"We're gonna take a break from all this sweat & steam & uproar & tumult and we're gonna break out our acoustic guitars and regale you with some wooden music."
- Bob Weir, 4/9/70
Today I continue my latest covers project, featuring only songs the Grateful Dead played acoustically. Part 1 is here.
"The Dead had their origins in acoustic music," says this comprehensive look at the band's early acoustic sets, "Back in '61 Phil Lesh was impressed enough by Garcia as a folk-singer to get him his own radio show - and Garcia, Weir, and Pigpen first started playing together in the Mother McCree's jug-band in '64, after Garcia had tired of the local bluegrass circuit. If it hadn't been for their love of the Beatles and the Stones, perhaps they would have become a merry band of old-time traditionalists like the New Lost City Ramblers."
To acknowledge some of the artists who contributed to the band's love of acoustic music, I've compiled a list of all songs The Grateful Dead covered acoustically. I've located the original recording of each; first I'll play that and then a carefully selected GD acoustic cover (when a choice was possible, more about that on-air).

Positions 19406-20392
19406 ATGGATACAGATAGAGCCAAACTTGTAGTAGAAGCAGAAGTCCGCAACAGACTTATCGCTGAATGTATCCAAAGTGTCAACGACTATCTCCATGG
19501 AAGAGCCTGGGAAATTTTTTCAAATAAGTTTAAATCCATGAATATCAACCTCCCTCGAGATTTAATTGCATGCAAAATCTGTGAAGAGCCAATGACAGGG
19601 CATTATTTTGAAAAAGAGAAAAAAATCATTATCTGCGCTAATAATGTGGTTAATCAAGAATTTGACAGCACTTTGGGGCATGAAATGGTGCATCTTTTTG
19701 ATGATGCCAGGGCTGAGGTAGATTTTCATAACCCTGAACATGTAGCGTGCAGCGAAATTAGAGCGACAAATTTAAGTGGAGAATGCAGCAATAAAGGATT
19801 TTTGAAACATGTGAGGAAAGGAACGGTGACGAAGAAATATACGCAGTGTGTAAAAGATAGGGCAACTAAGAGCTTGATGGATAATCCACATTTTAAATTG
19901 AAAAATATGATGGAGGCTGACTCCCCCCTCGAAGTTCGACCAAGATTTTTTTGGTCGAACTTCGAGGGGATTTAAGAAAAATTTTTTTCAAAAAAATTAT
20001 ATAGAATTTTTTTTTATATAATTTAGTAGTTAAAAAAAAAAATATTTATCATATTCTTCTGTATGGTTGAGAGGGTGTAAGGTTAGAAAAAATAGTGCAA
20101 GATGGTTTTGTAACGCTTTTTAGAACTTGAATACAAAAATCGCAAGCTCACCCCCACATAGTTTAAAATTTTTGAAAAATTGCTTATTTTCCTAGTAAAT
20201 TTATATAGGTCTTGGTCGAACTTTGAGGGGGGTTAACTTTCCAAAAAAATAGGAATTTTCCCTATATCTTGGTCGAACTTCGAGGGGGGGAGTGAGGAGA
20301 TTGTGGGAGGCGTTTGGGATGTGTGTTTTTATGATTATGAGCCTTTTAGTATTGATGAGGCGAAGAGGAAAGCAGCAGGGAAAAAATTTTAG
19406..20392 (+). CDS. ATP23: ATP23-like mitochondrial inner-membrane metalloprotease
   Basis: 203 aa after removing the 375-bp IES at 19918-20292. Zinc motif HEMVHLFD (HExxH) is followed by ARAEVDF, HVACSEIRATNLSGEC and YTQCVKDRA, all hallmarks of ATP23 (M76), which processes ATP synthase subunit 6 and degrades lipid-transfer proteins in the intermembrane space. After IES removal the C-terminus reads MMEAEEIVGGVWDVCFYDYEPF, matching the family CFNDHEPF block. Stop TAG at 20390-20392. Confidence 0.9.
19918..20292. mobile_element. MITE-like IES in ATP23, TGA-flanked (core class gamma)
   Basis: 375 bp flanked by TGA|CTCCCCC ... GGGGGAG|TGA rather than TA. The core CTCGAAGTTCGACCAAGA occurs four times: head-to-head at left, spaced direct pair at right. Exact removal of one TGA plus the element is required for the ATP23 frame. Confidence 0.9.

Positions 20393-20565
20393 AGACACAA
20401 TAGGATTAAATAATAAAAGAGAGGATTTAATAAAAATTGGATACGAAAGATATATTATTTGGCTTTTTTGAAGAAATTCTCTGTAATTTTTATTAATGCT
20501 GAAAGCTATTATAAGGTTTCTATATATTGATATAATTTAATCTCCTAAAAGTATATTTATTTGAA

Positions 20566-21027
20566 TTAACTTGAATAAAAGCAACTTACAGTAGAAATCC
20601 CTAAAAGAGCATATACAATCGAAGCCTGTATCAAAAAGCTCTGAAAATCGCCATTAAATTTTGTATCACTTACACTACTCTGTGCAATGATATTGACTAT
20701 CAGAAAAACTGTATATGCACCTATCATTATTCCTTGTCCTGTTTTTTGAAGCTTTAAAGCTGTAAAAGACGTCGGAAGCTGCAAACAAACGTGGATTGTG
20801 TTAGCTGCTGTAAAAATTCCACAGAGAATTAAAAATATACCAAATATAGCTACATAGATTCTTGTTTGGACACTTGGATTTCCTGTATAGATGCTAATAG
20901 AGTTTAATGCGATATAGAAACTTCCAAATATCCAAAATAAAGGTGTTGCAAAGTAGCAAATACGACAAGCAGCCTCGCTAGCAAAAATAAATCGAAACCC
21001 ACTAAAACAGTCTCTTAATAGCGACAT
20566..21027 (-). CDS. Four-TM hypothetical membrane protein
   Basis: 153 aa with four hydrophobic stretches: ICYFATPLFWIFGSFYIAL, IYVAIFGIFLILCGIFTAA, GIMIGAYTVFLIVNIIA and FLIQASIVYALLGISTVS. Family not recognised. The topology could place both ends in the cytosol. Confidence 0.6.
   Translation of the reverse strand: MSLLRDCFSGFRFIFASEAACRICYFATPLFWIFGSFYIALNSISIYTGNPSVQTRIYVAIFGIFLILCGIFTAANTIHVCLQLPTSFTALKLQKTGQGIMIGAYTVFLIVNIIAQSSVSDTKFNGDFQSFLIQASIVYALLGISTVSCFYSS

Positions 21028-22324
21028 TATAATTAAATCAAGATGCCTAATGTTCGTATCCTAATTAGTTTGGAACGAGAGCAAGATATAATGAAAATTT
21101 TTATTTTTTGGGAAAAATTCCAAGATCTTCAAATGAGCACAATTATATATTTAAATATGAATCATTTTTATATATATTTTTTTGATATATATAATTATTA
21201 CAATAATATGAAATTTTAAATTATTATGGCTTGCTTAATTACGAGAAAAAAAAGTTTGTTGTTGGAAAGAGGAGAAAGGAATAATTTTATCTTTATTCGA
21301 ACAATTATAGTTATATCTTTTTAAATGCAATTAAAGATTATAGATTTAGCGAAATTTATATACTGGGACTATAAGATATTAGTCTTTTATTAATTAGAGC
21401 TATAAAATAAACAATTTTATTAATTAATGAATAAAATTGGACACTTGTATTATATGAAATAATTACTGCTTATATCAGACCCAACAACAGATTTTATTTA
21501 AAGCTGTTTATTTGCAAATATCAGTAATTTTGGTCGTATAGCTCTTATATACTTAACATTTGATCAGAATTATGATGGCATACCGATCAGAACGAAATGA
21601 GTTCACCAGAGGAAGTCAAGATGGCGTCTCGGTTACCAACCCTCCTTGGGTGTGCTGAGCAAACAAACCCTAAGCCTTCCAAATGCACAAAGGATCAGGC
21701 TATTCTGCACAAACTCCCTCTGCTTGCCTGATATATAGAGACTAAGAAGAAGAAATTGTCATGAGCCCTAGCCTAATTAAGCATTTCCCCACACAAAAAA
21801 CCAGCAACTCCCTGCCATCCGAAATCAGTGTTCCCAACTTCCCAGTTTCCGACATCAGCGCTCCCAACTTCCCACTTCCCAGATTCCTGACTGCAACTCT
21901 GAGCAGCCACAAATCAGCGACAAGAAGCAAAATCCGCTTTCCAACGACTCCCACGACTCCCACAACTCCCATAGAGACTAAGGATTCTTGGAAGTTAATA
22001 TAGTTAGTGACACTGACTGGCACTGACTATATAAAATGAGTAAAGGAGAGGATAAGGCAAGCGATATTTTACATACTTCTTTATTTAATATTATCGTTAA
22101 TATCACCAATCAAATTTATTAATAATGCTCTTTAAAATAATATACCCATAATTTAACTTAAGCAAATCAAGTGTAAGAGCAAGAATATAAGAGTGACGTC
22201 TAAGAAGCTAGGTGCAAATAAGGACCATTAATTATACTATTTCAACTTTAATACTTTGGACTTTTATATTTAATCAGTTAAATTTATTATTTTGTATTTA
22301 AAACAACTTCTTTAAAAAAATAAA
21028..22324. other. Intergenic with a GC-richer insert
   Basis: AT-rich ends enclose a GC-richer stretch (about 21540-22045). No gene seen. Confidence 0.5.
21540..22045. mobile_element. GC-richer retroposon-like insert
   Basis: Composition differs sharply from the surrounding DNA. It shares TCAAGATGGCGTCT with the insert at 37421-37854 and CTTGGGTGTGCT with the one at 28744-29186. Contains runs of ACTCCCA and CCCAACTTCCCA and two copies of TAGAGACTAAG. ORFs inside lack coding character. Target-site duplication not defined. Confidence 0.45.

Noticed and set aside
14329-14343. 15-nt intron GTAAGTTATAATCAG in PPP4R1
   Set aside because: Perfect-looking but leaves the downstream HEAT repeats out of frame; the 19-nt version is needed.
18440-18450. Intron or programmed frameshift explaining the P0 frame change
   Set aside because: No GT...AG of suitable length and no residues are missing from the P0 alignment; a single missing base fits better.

One major distinction this special has from the other parts of the trilogy is that it only includes 44 songs from 26 shows spread across only three years (1969, 1970, 1980). A key trait this special shares with its predecessors is that the original artists featured range from the commonly known (John Lee Hooker, Lightnin’ Hopkins, Judy Collins, Merle Haggard and The Everly Brothers) to the much more obscure (Furry Lewis, Maddox Brothers & Rose, John Dilleshaw and the Fisk Jubilee Singers).
In part, today I'll play bluegrass, gospel, jug band, folk, blues and country music featuring artists like Bill Monroe, Furry Lewis, Tossi Aaron, Grandpa Jones, Lightnin' Hopkins, Wanda Jackson and more!
I hope you enjoy the show, perhaps even learn something.
Interested in the other covers projects? First were the 'Dead Covering Black Artists' shows where I played the original versions of songs written or popularized by black musicians that The Grateful Dead covered, followed by a GD version. That series spawned the 'Jerry Covers Project' in which I replicated the overarching concept (no limit on original artist) but presented the songs in themes by genre.